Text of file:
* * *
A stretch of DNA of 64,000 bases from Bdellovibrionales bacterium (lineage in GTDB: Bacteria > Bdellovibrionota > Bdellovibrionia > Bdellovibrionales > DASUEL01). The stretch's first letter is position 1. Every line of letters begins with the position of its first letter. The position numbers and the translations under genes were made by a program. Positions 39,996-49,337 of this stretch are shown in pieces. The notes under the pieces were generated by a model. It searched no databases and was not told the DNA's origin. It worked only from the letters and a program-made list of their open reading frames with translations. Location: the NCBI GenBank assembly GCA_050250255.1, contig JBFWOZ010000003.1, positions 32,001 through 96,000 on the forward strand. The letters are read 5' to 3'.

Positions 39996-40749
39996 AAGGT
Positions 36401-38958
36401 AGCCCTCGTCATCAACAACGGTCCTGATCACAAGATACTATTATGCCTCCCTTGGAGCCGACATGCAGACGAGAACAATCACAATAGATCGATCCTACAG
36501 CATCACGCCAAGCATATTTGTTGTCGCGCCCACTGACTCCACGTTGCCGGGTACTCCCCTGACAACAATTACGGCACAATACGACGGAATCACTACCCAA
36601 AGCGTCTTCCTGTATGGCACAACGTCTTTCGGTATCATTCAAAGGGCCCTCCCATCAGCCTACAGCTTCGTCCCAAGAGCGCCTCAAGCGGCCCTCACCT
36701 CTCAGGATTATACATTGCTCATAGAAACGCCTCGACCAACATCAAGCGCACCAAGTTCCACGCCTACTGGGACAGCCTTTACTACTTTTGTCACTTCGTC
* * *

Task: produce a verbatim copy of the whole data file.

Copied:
A stretch of DNA of 64,000 bases from Bdellovibrionales bacterium (lineage in GTDB: Bacteria > Bdellovibrionota > Bdellovibrionia > Bdellovibrionales > DASUEL01). The stretch's first letter is position 1. Every line of letters begins with the position of its first letter. The position numbers and the translations under genes were made by a program. Positions 39,996-49,337 of this stretch are shown in pieces. The notes under the pieces were generated by a model. It searched no databases and was not told the DNA's origin. It worked only from the letters and a program-made list of their open reading frames with translations. Location: the NCBI GenBank assembly GCA_050250255.1, contig JBFWOZ010000003.1, positions 32,001 through 96,000 on the forward strand. The letters are read 5' to 3'.

Positions 39996-40749
39996 AAGGT
Positions 36401-38958
36401 AGCCCTCGTCATCAACAACGGTCCTGATCACAAGATACTATTATGCCTCCCTTGGAGCCGACATGCAGACGAGAACAATCACAATAGATCGATCCTACAG
36501 CATCACGCCAAGCATATTTGTTGTCGCGCCCACTGACTCCACGTTGCCGGGTACTCCCCTGACAACAATTACGGCACAATACGACGGAATCACTACCCAA
36601 AGCGTCTTCCTGTATGGCACAACGTCTTTCGGTATCATTCAAAGGGCCCTCCCATCAGCCTACAGCTTCGTCCCAAGAGCGCCTCAAGCGGCCCTCACCT
36701 CTCAGGATTATACATTGCTCATAGAAACGCCTCGACCAACATCAAGCGCACCAAGTTCCACGCCTACTGGGACAGCCTTTACTACTTTTGTCACTTCGTC